Tag Archives: The 10 Weirdest Programming Languages

The 10 Weirdest Programming Languages

Programming languages are supposed to be easy to use and learn. They should give you structure and allow you to solve real problems. Their syntax should be clear and understandable, and their implementations bug-free and fast. Sometimes programming language designers create a language that goes against these principles, either as research or for fun. Here are 10 of the most weird and impractical ever created.


Few programming languages are infused with the internet age as much as LOLCODE. It was created in 2007 by Adam Lindsay, researcher at Lancaster University. The keywords of the language are all capitalized and meme-fied. You can almost imagine a cat using it in production!

   UP VAR!!1

As with most of the languages in this list, there is no standard library to speak of. This means that you won’t be able to use LOLCODE for anything more than reading a file or writing text to the console. If you need a more powerful version, check out LOLPython, which is inspired by LOLCODE and gives you access to all of Python’s powerful libraries.

For more code and examples, see this Wikipedia entry.


2) Glass

Glass is an esoteric programming language developed by Gregor Richards in 2005. It combines an unintuitive postfix notation with heavy object-orientation, requiring extensive juggling of a main stack combined with its object-oriented structure. According to the author no other language is implemented like this, because it would be idiotic.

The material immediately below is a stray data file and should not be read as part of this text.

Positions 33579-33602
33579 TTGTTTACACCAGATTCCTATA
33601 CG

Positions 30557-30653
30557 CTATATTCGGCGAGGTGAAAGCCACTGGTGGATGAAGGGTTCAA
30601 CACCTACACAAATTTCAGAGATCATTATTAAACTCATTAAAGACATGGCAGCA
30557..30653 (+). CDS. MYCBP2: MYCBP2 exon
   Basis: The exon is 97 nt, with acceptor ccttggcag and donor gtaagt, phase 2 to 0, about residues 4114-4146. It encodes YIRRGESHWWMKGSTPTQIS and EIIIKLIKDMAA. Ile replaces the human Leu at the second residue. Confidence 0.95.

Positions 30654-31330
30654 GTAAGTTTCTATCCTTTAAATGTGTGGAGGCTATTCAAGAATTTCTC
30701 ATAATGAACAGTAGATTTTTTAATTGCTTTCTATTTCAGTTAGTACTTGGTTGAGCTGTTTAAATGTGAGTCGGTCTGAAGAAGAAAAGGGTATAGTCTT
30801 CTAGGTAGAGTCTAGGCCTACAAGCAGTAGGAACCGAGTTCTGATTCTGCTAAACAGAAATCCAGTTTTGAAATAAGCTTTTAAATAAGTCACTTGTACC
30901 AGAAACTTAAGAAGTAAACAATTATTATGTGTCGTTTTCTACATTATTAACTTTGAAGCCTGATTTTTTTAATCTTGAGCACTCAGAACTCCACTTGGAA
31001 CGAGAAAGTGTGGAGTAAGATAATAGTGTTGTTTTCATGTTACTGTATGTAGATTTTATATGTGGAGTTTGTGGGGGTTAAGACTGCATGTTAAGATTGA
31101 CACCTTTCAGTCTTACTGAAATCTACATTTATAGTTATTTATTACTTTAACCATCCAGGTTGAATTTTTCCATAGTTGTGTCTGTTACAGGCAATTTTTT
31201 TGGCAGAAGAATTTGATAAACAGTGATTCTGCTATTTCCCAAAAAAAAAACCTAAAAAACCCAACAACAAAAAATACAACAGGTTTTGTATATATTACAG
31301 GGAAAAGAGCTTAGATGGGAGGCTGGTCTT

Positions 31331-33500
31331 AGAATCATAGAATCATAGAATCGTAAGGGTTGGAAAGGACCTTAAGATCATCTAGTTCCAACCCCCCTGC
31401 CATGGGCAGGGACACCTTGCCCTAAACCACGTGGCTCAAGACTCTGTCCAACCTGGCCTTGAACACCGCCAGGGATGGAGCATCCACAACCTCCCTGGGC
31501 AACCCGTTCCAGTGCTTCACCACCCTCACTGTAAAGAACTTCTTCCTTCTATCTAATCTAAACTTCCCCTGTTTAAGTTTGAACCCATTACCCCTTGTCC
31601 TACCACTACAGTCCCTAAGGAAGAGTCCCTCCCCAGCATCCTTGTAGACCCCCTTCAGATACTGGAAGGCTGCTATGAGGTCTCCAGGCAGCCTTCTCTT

Here is an example of a program that outputs a Fibonacci sequence:

=/(_nlm)(_n)*(_f)f.?(_o)(on).?" "(_o)o.?(_n)(_n)*(_a)a.?=(_nlm)(_n)*

See more examples and notes in this esolang wiki page.


3) Brainfuck

Brainfuck is the superstar of obscure languages, reaching almost a cult following. It is notoriously difficult to program in, with only eight simple commands and an instruction pointer. It is designed to challenge and amuse programmers, and was not made to be suitable for practical use. It was created in 1993 by Urban Müller. Here is what a “Hello world!” program looks like:


Read more about it here.


4) Chicken

Chicken is not only the name of the language, but also the only keyword that is allowed in it! The number of repetitions and new lines determines the opcode which is executed. An example program follows. Can you guess what it does?

chicken chicken chicken chicken chicken chicken chicken chicken chicken chicken chicken
chicken chicken chicken chicken chicken chicken

Read more about it in this article.


5) Whitespace

Whitespace is a remarkable programming language. It understands only spaces, tabs and new lines, and ignores everything else. This makes it possible to have a regular program written in another language like JavaScript, the indentation of which is a program in whitespace! Here is an example that prints out “Hello, world!” (spaces are marked with an S and tabs with a T):

S S S T	S S T	S S S 
S S S S S T	T	S S T	S T	
S S S S S T	T	S T	T	S S 
S S S S S T	T	S T	T	S S 
S S S S S T	T	S T	T	T	T	
S S S S S T	S T	T	S S 
S S S S S T	S S S S S 
S S S S S T	T	T	S T	T	T	
S S S S S T	T	S T	T	T	T	
S S S S S T	T	T	S S T	S 
S S S S S T	T	S T	T	S S 
S S S S S T	T	S S T	S S